With the 2016 election looming, Republicans in Congress want to make sure that the Internal Revenue Service won’t crack down on tax-exempt “social welfare” groups that serve as conduits for untraceable political spending.
Without new rules, potentially hundreds of millions of dollars will be spent on election-related activities with no accountability because, unlike “super PACs,” these so-called social welfare groups are not required to disclose their donors. That loophole makes a mockery of the Supreme Court’s assurance in its Citizens United decision that transparency about the sources of political spending “enables the electorate to make informed decisions and give proper weight to different speakers and messages.”
When Congress approved tax-exempt status for these groups, it provided that they would be engaged “exclusively” in social welfare activities. But the agency has redefined “exclusively” to mean “primarily,” allowing these groups to spend huge sums on election-related activity so long as a bare majority of their spending goes for other purposes.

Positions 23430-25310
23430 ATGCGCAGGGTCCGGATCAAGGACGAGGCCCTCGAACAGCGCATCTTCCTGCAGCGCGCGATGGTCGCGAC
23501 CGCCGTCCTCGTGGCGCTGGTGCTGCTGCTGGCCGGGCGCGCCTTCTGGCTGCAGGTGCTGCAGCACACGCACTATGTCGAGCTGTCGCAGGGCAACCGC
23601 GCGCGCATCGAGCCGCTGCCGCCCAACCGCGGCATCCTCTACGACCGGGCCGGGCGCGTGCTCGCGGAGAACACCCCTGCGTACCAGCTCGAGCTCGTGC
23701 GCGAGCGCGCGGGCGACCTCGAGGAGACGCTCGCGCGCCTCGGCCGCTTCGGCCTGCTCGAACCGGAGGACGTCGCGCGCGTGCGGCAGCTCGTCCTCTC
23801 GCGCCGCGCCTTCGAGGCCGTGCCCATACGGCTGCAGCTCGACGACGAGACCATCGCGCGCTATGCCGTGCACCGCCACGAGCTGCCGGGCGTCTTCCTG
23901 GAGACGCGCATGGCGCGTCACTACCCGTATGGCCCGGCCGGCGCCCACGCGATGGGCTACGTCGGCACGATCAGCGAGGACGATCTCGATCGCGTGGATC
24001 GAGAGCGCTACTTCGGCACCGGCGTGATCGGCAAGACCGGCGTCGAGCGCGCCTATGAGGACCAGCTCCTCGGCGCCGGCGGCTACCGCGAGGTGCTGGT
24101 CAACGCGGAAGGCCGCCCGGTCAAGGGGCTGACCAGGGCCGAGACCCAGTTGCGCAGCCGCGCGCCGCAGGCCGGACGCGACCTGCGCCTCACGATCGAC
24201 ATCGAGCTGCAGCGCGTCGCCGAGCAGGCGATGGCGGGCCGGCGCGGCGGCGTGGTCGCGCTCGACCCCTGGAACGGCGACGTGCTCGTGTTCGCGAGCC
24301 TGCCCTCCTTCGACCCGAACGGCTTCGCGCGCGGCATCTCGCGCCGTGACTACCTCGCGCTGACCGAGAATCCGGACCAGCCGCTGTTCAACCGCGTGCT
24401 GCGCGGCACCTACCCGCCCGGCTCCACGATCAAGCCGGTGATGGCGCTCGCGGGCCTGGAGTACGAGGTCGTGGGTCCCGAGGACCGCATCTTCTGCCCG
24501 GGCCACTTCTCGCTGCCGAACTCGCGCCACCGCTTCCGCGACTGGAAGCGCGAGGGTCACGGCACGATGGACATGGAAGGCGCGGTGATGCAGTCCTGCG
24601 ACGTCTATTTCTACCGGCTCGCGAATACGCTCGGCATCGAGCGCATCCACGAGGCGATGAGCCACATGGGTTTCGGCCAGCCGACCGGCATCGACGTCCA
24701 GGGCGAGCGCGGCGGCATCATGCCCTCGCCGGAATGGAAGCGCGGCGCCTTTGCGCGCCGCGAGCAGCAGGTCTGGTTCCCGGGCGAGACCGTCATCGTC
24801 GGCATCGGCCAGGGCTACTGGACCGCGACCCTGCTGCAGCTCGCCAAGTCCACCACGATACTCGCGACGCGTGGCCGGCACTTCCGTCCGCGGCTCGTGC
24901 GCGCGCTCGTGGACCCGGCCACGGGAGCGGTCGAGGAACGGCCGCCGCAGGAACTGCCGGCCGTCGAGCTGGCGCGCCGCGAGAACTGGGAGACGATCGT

Unfortunately, more restrictive regulations have been a casualty of the continuing controversy over the IRS' treatment of tea party and other conservative groups seeking tax-exempt status.
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Despite the backlash, the IRS – appropriately – moved to develop new regulations for social welfare groups. But preliminary rules proposed a definition of “election-related activities” so broad that it included nonpartisan voters’ guides and candidate debates sponsored by nonpartisan groups. Now regulations are on hold, and Republicans in Congress have proposed legislation to impose a one-year moratorium on rule-making.
That would be good news for donors who want to influence elections anonymously, but it would be a disaster for democracy.
This excerpt is from the Los Angeles Times.